A Sydney police officer who pointed his gun towards a colleague after warning him not to reveal spoilers about the movie Top Gun: Maverick has been handed a two-year good behaviour bond and a conviction.
- Dominic Gaynor was working behind the counter at Day Street Police Station
- The complainant has left the force following the incident
- NSW Police earlier this week said Gaynor remained suspended without pay
Constable Dominic Francis Gaynor was working behind the counter at Day Street Police Station, in the CBD, in May.
According to court documents the complainant, 26-year-old Probationary Constable Morgan Royston, saw the Tom Cruise blockbuster the previous night and told Gaynor: “I’ll spoil it for you.”
The agreed facts state Gaynor, 30, then laughed as a different colleague left the room and said: “Don’t spoil the movie, c***”.
Gaynor is also quoted as saying: “I’ll shoot you.”
The agreed facts say Gaynor then took his Glock out of its holster.
“He pointed his firearm at the vicinity of the complainant and held it stationary for five seconds,” the documents say.
“The offender’s finger was on the receiver and not the trigger. The offender was laughing throughout this incident.”
Gaynor pleaded guilty to carrying a firearm with disregard for the complainant’s safety.
Complainant quit force over incident
On Thursday, Mr Royston, who has since left the force, became emotional in Downing Centre Local Court as he described falling into depression following the incident.
He recalled wanting to become a police officer and being aware of serious dangers and many challenges the job could entail.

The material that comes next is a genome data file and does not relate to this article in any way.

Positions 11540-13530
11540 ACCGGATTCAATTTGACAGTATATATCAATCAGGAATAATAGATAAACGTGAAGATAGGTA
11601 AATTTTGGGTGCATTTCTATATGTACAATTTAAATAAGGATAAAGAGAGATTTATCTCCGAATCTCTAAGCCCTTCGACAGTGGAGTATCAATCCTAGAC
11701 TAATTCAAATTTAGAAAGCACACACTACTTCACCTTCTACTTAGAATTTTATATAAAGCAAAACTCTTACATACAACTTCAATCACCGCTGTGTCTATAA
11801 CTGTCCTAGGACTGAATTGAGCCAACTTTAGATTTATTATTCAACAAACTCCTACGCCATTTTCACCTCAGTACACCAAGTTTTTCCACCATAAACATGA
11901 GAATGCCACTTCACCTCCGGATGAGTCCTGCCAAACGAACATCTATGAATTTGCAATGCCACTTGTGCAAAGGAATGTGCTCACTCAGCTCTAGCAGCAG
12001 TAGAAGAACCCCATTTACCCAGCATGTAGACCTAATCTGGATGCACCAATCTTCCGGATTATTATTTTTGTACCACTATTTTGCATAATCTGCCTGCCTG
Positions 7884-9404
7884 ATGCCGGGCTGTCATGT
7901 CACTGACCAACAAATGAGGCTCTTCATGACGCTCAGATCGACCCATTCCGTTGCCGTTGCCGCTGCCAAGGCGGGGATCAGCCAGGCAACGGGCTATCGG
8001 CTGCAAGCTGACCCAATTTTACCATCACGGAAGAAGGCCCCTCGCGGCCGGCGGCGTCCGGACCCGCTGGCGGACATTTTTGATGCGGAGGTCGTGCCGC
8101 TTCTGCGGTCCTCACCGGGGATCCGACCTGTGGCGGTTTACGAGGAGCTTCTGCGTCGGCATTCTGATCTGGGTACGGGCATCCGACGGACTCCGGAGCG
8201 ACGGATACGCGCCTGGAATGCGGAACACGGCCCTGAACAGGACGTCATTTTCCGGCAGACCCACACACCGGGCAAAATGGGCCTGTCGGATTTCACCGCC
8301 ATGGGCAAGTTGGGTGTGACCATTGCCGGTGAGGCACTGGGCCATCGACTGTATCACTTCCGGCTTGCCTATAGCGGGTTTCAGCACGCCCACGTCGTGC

Mr Royston said it was common for juniors to “share jokes and tease each other”, but he would never forget the “overwhelming shock and fear” he felt.
The court heard he previously regarded the station as a “home base” away from danger, but that was replaced with anxiety and hyper vigilance.
“I have completely lost the trust I had and my admiration for the NSW Police Force,” he said, reading from a victim impact statement.
“When I see a police officer now, I feel compelled to watch them and check their hand is not on their firearm.”
‘This is going to cost him dearly’
Gaynor’s counsel, Chris Micali, said his client made an awful mistake and acknowledged the misuse of the weapon could have had serious consequences.
But he said there was no malicious intent to scare or intimidate.
“This is a case where the skylarking and tomfoolery in an employment context has gone awry,” Mr Micali told the court.
A conviction would “definitely see him removed from the police force”, Mr Micali said, and his client was remorseful.
“This is going to cost him dearly.”
Alison Graylin, for the Director of Public Prosecutions, submitted the court would take a “very dim view” of the so-called skylarking.
The community placed a great deal of trust in armed police officers, she said.
“The victim was as entitled to that trust as any lay person in the community.”
In sentencing, Magistrate Michael Maher noted the “power imbalance” between the defendant and his more junior colleague.
He had regard to several character references which painted Gaynor positively, suggesting there had been “an unfortunate lapse of judgement” which was “not representative of his true character”.
Magistrate Maher said a police officer was entitled to carry a firearm but doing so was “a great responsibility”.
He placed Gaynor on a Community Corrections Order for two years, handed him 100 hours of community service, and recorded a conviction.
Earlier this week, NSW Police said Gaynor remained suspended without pay.
https://www.abc.net.au/news/2023-11-09/nsw-cop-pointed-gun-top-gun-spoilers/103086628 NSW police officer Dominic Gaynor sentenced for pointing gun towards colleague over Top Gun: Maverick spoilers